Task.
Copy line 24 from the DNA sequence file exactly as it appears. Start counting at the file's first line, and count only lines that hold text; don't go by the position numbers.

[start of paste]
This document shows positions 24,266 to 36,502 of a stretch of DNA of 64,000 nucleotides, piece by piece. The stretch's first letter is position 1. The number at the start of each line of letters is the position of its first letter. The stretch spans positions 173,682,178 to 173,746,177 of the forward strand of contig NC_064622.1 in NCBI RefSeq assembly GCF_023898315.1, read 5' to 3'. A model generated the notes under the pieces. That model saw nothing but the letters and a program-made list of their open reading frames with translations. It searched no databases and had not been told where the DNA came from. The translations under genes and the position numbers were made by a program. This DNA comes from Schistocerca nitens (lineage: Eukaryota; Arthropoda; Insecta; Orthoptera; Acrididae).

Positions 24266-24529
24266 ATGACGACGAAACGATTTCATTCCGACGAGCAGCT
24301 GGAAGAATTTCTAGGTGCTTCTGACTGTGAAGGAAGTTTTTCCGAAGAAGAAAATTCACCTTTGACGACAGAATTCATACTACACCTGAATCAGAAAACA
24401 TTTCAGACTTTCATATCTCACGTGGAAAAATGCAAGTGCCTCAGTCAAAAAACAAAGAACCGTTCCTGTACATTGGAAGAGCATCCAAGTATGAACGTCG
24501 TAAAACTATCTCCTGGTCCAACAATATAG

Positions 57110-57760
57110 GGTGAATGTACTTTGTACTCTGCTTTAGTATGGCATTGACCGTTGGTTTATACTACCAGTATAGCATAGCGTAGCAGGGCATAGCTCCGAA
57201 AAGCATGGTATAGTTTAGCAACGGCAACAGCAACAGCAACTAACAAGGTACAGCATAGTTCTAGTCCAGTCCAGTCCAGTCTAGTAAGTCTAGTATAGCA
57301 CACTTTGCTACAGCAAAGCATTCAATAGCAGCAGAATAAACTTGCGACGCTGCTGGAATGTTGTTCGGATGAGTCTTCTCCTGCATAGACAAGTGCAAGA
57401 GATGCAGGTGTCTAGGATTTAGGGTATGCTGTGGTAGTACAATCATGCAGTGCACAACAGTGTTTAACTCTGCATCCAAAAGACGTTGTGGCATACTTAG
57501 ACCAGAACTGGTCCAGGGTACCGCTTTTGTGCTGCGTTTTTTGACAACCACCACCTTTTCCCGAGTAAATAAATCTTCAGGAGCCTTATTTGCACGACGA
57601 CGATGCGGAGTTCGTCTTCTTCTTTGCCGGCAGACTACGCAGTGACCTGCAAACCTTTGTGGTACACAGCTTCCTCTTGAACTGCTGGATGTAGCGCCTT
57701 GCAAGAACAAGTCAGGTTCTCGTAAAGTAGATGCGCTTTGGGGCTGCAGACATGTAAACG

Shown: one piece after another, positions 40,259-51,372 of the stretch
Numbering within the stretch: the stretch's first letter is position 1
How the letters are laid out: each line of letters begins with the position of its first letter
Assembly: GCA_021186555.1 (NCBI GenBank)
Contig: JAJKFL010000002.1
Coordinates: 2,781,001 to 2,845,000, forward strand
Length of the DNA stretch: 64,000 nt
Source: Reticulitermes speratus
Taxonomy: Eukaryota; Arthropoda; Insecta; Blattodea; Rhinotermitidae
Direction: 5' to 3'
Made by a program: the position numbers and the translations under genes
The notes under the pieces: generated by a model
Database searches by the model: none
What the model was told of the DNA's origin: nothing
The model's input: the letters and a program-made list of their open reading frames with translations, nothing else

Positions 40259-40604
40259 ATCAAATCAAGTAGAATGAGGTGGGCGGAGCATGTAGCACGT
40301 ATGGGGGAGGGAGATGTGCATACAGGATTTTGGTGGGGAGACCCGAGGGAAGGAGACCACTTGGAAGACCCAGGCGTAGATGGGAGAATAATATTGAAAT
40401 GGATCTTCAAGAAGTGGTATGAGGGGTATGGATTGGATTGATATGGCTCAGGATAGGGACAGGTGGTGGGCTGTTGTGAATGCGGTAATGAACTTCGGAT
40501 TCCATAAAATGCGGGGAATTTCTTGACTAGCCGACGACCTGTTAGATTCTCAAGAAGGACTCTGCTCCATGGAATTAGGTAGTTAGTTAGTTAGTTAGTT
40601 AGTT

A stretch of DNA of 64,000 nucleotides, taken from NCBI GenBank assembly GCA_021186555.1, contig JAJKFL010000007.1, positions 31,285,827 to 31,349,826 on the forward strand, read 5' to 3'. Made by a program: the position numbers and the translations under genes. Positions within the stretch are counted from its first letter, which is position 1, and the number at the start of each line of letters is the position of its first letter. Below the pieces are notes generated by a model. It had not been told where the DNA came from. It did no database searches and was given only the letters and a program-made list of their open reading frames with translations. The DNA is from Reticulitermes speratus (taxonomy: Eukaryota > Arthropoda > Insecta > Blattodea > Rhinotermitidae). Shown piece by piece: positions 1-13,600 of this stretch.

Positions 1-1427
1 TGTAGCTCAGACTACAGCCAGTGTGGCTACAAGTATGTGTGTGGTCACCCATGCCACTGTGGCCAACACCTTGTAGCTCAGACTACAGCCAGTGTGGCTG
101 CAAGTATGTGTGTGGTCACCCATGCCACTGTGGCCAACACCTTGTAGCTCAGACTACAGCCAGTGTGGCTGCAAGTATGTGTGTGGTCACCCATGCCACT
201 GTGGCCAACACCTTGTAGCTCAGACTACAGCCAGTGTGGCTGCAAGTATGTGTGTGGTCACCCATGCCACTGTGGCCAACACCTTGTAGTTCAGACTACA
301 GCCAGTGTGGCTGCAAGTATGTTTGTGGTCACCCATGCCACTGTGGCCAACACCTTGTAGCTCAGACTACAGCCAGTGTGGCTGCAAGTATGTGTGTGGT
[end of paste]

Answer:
Direction: 5' to 3'